“… amazing for both children and adults alike.”
The Incredibles is a movie that I, much like many other people I’m sure, regard as a very important part of my childhood. One thing that sticks out to me and sets The Incredibles apart from all of the other movies I watched endlessly as a child is that my parents always seemed inclined to watch it as well. Watching The Incredibles again last night for the first time in god knows how long really opened my eyes to a lot of the nuance that makes the movie so great, and also what makes Pixar a successful company.
The first thing I need to discuss is the animation. The Incredibles was released in 2004, fourteen years ago as of writing this review, and as we all know digital animation has only gotten better with time. With that being said The Incredibles looks as though it could have been released for the first time yesterday. The film takes a stance that stylizes all of the characters enough to not date them, but also takes great care in the small details that make these very same characters come to life in an almost creepy manner. The way the characters look, interact with one another, interact with the environment; all of these things create a stunningly realistic, yet wonderfully stylized world in which the Parr family are free to roam. And what makes the animation in The Incredibles so great is that it knows its strengths. Sure the characters are highly detailed, but in settings like the sprawling city that serves as the backdrop for a lot of the action set pieces the animators know how to pull focus. Although everything still looks great, there is a distinct lack of detail in the background of a lot of the shots which works wonderfully to not detract from the amazing detail that was given to these characters. We can fully respect how much work went into choreographing and animating certain scenes when our attention is being held completely by that scene. Its this intelligence that sets good artists apart from great ones, and nobody who worked on The Incredibles is short of great.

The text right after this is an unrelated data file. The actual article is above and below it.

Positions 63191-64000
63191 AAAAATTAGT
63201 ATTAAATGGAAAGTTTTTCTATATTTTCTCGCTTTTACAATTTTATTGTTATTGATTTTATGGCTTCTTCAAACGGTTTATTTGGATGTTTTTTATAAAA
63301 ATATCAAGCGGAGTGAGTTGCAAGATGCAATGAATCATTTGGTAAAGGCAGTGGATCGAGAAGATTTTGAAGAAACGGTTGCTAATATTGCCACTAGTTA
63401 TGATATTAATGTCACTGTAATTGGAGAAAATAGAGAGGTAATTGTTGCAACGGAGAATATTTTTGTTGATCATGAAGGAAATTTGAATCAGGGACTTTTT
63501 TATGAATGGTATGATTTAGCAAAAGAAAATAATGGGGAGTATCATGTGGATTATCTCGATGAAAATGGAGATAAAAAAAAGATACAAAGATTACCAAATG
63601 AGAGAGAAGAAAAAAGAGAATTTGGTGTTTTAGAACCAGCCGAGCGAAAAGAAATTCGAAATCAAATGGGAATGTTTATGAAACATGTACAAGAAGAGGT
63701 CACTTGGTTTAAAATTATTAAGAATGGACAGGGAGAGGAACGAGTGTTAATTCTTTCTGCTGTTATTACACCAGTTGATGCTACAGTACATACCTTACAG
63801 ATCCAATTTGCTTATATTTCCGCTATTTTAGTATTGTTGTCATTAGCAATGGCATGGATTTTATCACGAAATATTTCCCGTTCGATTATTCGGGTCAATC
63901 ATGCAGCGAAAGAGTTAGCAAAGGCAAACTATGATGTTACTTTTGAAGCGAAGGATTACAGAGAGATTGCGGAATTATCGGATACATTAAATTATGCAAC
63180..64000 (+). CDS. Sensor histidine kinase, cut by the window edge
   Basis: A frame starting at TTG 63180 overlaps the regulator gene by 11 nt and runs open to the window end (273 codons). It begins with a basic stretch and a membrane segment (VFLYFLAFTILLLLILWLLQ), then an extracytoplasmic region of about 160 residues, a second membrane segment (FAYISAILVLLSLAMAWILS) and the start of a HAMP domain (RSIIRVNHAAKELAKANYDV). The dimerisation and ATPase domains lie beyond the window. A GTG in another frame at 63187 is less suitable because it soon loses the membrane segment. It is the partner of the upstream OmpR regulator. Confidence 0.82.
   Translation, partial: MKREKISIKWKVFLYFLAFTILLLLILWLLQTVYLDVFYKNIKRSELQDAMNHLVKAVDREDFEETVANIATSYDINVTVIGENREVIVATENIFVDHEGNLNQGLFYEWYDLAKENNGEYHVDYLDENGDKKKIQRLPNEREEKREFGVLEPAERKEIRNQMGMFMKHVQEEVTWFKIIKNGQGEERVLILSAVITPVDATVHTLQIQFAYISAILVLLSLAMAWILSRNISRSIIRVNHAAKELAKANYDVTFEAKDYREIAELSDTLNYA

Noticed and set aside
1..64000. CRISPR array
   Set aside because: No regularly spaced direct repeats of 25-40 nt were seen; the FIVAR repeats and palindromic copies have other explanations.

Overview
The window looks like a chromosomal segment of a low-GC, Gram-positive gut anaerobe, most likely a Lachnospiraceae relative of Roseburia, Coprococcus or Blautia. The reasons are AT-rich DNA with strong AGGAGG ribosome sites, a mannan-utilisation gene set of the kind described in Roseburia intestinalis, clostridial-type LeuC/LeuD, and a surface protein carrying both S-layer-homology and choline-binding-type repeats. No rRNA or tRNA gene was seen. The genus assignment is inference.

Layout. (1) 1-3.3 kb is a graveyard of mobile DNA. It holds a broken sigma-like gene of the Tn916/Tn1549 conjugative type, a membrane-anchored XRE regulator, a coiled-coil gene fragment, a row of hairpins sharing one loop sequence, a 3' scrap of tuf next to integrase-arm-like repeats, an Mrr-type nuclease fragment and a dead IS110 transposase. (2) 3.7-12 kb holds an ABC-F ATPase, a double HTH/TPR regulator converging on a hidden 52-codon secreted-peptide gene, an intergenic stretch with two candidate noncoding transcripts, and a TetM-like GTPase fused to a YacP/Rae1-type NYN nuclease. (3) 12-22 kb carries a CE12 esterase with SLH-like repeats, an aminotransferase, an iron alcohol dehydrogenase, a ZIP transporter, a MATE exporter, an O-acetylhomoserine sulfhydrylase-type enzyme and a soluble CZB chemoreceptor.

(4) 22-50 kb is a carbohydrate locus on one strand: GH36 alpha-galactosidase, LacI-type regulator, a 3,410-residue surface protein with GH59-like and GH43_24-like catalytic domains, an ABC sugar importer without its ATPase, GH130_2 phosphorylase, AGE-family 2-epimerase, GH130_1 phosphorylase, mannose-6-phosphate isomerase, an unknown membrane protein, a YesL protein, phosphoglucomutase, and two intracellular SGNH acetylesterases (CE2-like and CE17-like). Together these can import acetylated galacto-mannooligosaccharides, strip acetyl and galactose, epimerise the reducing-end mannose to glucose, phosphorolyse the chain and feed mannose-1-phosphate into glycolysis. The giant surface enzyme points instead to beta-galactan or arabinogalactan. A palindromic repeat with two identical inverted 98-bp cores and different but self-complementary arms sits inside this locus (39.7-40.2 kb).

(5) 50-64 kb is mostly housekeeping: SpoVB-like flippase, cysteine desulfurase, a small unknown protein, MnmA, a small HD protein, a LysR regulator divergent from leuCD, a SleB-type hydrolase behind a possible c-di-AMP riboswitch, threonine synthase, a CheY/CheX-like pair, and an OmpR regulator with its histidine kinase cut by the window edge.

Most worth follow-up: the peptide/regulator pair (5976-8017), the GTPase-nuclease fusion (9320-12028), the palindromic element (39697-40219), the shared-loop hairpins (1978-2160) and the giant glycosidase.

The second thing I want to discuss is the story of The Incredibles. Pixar is known for having stories that are very adult, if only in the undertones. This creates a movie that is enjoyable for children, but also for adults. The Incredibles is no different, and as a matter of fact I would say its their most adult story yet. The Incredibles features a very realistic look at what a world filled with superheroes would resemble. Sure there are moments of triumph and corny one-liners, but there are also moments of darkness and legal battles. A lot of this stuff would go over a child’s head, so it was put in there solely for the adults watching this movie. And to add to this point, The Incredibles did a great job at highlighting the monotony the Parr family deals with in their everyday lives despite being superheroes. This is a very relatable point for anyone who is old enough to vote, and it once again highlights just how mature this movie actually is. And one thing that really sold the real-life aspect of The Incredibles were the performances. Apart from Samuel L. Jackson, none of the actors in the movie were particularly well known at the time of its release. Hell, they still aren’t that well known. And I didn’t bring this up just to spite them, but instead to congratulate that fact. Not having the Parr family cast with recognizable voices really added to the realism of the movie and created another layer of immersion. And another thing: they were great! The performances given in The Incredibles are nothing short of amazing. The emotion felt in most of the lines, the realism in the bickering between Violet and Dash, the love felt by the entire family; all of it is phenomenal.
Overall The Incredibles is a movie that is amazing for both children and adults alike. It’s fun, heartfelt, and also an interesting look at what superheroes would face in a realistic world.
I give The Incredibles an A